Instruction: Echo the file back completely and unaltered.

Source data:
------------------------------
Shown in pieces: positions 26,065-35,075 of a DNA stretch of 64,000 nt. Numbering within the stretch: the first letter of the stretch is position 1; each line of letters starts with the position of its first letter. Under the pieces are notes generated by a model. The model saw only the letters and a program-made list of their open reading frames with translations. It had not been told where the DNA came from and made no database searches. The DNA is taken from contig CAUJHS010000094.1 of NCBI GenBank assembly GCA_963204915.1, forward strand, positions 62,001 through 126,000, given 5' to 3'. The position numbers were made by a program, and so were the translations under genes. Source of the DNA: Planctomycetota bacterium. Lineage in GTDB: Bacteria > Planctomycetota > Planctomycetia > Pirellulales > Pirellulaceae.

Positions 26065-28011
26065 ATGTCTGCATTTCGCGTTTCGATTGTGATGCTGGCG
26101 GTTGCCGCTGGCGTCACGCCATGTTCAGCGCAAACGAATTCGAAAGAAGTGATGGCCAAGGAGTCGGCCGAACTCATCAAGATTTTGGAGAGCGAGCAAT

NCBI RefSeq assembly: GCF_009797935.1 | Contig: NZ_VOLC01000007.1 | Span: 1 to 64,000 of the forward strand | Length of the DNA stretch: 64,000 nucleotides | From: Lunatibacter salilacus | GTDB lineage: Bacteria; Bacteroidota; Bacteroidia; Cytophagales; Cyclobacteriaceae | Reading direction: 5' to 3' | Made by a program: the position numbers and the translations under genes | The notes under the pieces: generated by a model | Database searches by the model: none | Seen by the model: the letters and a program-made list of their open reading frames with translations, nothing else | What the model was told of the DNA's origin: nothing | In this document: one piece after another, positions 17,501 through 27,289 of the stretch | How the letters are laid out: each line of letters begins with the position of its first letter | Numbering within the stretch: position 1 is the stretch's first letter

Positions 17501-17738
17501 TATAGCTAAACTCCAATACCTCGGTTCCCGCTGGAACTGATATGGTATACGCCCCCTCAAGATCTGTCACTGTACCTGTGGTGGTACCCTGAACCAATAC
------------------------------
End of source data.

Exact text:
Shown in pieces: positions 26,065-35,075 of a DNA stretch of 64,000 nt. Numbering within the stretch: the first letter of the stretch is position 1; each line of letters starts with the position of its first letter. Under the pieces are notes generated by a model. The model saw only the letters and a program-made list of their open reading frames with translations. It had not been told where the DNA came from and made no database searches. The DNA is taken from contig CAUJHS010000094.1 of NCBI GenBank assembly GCA_963204915.1, forward strand, positions 62,001 through 126,000, given 5' to 3'. The position numbers were made by a program, and so were the translations under genes. Source of the DNA: Planctomycetota bacterium. Lineage in GTDB: Bacteria > Planctomycetota > Planctomycetia > Pirellulales > Pirellulaceae.

Positions 26065-28011
26065 ATGTCTGCATTTCGCGTTTCGATTGTGATGCTGGCG
26101 GTTGCCGCTGGCGTCACGCCATGTTCAGCGCAAACGAATTCGAAAGAAGTGATGGCCAAGGAGTCGGCCGAACTCATCAAGATTTTGGAGAGCGAGCAAT

NCBI RefSeq assembly: GCF_009797935.1 | Contig: NZ_VOLC01000007.1 | Span: 1 to 64,000 of the forward strand | Length of the DNA stretch: 64,000 nucleotides | From: Lunatibacter salilacus | GTDB lineage: Bacteria; Bacteroidota; Bacteroidia; Cytophagales; Cyclobacteriaceae | Reading direction: 5' to 3' | Made by a program: the position numbers and the translations under genes | The notes under the pieces: generated by a model | Database searches by the model: none | Seen by the model: the letters and a program-made list of their open reading frames with translations, nothing else | What the model was told of the DNA's origin: nothing | In this document: one piece after another, positions 17,501 through 27,289 of the stretch | How the letters are laid out: each line of letters begins with the position of its first letter | Numbering within the stretch: position 1 is the stretch's first letter

Positions 17501-17738
17501 TATAGCTAAACTCCAATACCTCGGTTCCCGCTGGAACTGATATGGTATACGCCCCCTCAAGATCTGTCACTGTACCTGTGGTGGTACCCTGAACCAATAC